January 30th, 2012
Over the weekend, I attended the Atlanta Underground Market, a monthly private event showcasing food from a variety of different vendors – mostly home cooks and small businesses. The particular theme of this month’s event was brunch and it featured delicious food from over 20 different vendors. Some of my favorites were the Arepa with winter Vegetables, roasted Butternut squash, eggplant, collard greens, caramelized onions, black beans and Strawberry Margarita cookie. With all this great food, there was only one problem: my eyes were much bigger than my stomach.
photo credit: Sprint2theTable
March 17th, 2011
While many large grocery chains have offered rebates to shoppers who bring their own reusable grocery bags in the past, they are learning that discounts alone are not enough to reinforce this environmentally friendly habit. While 50% of consumers in 2010 stated they “try” to bring reusable bags from home to the supermarket, half of those shoppers report actually using reusable grocery bags never or less often than once a month. Read full article…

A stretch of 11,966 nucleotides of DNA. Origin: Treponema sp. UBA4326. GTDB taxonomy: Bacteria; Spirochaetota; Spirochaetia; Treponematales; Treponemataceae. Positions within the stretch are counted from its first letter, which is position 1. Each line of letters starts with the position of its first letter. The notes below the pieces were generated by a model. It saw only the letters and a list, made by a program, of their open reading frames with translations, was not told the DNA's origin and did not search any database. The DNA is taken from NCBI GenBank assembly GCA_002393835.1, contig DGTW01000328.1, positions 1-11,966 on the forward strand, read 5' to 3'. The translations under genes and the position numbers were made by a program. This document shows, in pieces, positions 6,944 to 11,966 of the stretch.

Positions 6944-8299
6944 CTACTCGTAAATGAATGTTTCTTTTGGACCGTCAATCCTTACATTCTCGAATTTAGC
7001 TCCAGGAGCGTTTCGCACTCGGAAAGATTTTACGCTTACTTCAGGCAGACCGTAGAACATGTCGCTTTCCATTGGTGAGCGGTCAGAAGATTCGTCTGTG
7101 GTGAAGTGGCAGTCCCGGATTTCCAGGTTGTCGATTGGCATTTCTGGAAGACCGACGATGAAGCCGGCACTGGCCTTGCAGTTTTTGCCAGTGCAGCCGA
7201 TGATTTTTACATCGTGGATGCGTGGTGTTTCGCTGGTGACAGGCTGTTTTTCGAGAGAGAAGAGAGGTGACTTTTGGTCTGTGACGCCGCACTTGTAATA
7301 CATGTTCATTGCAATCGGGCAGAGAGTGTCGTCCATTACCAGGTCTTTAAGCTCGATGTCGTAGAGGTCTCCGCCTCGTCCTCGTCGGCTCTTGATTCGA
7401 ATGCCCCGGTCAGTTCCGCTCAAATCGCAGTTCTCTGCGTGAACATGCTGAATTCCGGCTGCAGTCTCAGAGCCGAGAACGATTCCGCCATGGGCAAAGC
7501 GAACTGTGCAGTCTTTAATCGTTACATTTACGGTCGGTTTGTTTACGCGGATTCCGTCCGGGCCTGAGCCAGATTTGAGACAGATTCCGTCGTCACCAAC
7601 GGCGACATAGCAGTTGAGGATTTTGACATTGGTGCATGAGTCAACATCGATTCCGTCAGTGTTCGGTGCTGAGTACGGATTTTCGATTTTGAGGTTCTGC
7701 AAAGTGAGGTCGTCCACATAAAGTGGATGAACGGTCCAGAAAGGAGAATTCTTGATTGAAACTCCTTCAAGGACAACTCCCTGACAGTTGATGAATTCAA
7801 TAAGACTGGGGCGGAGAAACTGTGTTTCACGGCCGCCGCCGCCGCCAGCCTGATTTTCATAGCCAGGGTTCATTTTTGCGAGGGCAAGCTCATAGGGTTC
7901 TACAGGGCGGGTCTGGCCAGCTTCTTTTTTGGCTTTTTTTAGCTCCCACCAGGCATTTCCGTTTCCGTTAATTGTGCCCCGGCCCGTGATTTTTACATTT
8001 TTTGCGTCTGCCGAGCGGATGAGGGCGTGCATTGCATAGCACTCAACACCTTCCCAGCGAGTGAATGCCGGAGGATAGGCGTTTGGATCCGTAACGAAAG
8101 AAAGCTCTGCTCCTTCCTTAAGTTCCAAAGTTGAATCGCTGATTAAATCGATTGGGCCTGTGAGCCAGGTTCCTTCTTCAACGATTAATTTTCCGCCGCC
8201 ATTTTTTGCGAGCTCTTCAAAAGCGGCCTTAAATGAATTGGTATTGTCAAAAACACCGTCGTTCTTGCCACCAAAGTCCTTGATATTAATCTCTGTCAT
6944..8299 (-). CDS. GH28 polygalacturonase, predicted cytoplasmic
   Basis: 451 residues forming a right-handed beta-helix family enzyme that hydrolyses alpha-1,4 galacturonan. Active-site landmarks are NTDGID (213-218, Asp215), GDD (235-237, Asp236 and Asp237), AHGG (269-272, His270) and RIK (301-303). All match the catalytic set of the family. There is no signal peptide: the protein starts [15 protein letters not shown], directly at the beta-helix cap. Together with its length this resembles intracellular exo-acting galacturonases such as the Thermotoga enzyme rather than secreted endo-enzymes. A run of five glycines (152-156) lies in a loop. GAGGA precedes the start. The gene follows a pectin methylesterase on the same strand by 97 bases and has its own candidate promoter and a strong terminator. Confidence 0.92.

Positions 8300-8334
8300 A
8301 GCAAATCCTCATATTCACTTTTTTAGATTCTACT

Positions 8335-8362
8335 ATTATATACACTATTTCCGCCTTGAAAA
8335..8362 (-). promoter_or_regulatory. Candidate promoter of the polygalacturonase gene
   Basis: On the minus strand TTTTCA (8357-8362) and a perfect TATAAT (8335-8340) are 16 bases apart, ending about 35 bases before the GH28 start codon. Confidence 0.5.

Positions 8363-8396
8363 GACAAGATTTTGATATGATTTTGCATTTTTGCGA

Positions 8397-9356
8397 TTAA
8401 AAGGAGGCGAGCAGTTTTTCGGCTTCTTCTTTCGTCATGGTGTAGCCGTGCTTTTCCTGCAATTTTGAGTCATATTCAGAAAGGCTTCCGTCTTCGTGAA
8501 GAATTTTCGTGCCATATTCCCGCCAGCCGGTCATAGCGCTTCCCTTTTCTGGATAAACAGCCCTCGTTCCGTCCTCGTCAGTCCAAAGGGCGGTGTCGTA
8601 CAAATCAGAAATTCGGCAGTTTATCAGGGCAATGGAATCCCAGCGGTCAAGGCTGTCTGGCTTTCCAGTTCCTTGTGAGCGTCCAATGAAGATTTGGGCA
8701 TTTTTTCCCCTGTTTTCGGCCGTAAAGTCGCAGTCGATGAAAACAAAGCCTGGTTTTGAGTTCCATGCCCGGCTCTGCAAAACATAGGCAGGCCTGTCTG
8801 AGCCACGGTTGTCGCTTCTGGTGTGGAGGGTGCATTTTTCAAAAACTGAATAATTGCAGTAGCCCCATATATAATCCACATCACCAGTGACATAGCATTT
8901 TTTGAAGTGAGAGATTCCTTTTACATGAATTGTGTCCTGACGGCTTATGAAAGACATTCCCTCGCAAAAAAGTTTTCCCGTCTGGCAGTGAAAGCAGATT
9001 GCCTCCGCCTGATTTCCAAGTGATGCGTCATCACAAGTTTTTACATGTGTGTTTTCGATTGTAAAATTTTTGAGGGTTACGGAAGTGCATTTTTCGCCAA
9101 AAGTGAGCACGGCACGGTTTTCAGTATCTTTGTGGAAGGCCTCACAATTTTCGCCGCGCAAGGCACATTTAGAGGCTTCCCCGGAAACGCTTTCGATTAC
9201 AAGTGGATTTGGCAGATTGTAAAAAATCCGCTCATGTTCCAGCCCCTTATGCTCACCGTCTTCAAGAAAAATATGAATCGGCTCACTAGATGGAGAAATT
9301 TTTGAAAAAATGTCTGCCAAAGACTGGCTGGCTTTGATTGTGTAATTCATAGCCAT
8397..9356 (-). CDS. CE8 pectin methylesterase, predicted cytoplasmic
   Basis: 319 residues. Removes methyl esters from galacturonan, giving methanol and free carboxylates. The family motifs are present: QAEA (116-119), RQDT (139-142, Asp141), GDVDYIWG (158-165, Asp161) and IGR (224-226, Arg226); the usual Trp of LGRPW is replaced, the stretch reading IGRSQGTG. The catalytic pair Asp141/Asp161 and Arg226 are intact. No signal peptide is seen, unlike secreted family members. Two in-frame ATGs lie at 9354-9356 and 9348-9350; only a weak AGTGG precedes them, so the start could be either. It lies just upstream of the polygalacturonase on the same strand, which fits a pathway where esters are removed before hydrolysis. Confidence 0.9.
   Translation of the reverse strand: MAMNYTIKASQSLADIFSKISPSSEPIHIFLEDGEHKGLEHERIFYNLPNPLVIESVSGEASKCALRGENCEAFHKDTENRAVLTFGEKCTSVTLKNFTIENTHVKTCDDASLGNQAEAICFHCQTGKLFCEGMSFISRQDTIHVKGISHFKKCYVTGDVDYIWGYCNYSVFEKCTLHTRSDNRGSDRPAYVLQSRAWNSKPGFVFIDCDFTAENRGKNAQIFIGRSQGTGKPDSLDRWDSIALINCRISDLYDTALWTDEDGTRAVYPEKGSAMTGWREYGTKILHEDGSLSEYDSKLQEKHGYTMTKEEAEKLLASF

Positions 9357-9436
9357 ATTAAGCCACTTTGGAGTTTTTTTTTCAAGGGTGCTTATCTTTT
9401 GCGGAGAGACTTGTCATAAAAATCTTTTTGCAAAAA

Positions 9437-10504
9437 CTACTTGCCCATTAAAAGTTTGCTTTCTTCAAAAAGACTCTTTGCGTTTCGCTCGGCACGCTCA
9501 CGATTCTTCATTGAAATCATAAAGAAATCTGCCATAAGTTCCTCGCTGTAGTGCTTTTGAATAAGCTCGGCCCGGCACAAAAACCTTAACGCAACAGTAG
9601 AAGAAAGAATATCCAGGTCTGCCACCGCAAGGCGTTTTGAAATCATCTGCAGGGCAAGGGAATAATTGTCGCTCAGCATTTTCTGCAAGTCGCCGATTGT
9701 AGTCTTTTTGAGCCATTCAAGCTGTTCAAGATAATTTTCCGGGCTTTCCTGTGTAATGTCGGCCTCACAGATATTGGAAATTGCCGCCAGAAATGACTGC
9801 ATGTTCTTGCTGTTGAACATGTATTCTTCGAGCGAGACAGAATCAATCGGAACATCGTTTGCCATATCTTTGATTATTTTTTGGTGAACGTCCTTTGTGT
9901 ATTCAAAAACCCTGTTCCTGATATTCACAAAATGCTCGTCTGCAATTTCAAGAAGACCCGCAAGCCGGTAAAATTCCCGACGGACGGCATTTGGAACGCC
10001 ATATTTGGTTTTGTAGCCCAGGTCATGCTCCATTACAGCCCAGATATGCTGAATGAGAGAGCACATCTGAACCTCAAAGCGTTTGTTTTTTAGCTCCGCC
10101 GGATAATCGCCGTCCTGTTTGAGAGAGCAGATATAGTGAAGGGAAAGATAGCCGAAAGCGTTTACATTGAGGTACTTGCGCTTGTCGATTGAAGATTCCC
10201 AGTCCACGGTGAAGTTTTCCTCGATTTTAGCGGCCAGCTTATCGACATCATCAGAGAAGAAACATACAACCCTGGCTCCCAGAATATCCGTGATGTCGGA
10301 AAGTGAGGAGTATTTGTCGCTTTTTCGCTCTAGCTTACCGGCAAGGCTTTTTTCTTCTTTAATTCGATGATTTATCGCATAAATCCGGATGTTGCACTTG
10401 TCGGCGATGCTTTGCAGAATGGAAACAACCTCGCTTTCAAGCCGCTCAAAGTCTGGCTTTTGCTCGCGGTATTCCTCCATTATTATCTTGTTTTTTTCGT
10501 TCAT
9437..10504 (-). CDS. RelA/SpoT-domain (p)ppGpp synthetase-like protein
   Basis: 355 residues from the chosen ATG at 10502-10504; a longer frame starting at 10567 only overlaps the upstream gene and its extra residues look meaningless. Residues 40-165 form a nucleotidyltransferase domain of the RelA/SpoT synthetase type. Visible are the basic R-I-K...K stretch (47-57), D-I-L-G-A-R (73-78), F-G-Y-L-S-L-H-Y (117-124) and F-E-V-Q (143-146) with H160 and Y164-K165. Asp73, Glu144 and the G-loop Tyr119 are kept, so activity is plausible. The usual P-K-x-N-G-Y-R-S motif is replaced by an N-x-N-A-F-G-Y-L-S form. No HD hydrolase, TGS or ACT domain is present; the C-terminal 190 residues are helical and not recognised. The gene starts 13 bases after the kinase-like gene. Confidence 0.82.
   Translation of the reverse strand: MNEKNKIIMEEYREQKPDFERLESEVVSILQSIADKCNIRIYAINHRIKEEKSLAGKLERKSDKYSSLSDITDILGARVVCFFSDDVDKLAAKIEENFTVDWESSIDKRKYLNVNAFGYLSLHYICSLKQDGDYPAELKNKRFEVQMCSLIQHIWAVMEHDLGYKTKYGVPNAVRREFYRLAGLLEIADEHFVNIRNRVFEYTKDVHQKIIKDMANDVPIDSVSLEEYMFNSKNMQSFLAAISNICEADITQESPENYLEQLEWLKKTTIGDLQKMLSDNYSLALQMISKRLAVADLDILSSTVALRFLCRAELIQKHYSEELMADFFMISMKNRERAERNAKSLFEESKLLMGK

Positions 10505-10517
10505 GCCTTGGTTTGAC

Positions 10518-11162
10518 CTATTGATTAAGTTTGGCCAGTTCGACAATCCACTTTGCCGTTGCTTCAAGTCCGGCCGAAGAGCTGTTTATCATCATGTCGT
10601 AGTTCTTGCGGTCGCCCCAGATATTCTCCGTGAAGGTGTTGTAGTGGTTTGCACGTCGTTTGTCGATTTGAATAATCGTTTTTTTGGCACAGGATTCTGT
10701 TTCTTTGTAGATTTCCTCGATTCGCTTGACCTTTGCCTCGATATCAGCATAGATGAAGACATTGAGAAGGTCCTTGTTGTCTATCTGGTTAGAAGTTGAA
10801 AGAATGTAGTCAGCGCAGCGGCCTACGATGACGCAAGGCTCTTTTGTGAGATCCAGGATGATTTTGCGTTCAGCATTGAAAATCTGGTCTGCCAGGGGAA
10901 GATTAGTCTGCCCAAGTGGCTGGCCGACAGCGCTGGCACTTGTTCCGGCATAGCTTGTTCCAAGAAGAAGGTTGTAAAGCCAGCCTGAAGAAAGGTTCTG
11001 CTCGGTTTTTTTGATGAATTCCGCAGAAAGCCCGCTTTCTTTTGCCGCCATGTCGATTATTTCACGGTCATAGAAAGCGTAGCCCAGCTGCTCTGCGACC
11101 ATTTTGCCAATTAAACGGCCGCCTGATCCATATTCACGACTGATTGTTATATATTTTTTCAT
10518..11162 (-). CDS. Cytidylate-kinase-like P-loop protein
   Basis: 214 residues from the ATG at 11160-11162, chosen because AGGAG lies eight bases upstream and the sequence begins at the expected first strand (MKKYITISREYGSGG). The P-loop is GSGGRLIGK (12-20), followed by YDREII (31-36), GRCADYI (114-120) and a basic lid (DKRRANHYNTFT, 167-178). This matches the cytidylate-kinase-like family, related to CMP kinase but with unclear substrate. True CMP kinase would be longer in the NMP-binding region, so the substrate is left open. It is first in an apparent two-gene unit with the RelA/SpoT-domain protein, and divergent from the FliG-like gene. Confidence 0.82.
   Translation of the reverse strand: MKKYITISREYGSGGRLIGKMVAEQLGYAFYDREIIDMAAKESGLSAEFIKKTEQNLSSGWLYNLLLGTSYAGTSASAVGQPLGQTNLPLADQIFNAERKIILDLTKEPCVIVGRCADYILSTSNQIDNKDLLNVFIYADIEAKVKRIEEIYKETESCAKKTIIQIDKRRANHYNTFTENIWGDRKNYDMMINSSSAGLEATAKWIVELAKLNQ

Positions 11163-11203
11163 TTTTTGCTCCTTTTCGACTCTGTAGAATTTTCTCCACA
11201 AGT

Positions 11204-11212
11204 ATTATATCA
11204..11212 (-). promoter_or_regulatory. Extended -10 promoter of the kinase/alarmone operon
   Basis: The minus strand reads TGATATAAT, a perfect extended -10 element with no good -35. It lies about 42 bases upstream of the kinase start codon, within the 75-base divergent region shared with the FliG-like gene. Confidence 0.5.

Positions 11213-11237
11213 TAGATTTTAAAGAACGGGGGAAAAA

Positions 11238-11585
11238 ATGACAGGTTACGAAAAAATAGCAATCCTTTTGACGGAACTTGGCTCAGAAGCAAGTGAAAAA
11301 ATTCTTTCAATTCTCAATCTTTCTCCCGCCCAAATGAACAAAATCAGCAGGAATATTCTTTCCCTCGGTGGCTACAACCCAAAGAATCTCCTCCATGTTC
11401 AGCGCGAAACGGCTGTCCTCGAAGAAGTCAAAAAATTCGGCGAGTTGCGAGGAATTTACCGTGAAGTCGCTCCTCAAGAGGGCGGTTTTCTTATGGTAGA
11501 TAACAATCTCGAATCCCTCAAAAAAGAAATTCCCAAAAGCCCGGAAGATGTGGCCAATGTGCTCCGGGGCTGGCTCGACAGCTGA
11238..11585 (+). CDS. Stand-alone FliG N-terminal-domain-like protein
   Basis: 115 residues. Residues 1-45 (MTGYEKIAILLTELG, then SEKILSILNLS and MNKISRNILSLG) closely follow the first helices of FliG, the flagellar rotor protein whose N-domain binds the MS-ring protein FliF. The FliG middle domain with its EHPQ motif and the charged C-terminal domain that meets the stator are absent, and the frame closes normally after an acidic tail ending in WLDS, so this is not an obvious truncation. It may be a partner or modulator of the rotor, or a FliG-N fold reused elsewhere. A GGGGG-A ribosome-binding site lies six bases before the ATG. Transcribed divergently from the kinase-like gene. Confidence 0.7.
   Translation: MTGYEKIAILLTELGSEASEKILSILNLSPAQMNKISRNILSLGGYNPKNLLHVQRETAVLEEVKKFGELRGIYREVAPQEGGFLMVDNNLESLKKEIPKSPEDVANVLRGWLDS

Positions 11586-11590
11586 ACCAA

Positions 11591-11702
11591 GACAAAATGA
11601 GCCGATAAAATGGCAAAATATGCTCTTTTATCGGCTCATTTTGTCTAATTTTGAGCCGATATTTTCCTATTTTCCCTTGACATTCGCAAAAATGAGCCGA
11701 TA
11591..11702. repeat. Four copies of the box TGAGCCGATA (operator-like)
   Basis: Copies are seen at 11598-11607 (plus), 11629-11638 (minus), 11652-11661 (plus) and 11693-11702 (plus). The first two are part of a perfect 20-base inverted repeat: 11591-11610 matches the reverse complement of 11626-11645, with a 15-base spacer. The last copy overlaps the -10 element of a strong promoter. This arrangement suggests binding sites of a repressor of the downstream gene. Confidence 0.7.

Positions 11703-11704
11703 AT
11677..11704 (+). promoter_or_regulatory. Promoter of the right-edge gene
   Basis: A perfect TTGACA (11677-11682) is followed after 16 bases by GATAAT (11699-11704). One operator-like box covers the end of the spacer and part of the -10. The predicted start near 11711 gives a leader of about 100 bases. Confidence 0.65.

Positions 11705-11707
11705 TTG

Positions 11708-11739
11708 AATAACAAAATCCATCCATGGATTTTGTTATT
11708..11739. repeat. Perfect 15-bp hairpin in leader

November 15th, 2010
Friend or Foe? Make sure to get all the facts before making a decision.
Recent allegations of unacceptable lead levels in some reusable grocery bags has led many retailers to pull their bags off the shelves as a precautionary measure. The Tampa Tribune discovered through a series of laboratory tests that some local reusable bags had lead levels greater than federal limits set for paint and in conflict with pending regulations about children’s toys.
While lead has been linked to learning disabilities in children and fertility problems in adults, it is important to consider the purpose of these reusable grocery bags and the quantity of lead which they actually contain. The substance in question is not in a form that could easily rub off on food or penetrate the skin, such as the lead found in some types of wet paint, so does not pose an immediate threat to consumers. However, over time, the bags can deteriorate and the paint used in their manufacturing processes can flake off and threads can fray, thus releasing the lead and becoming a health hazard. Keep reading…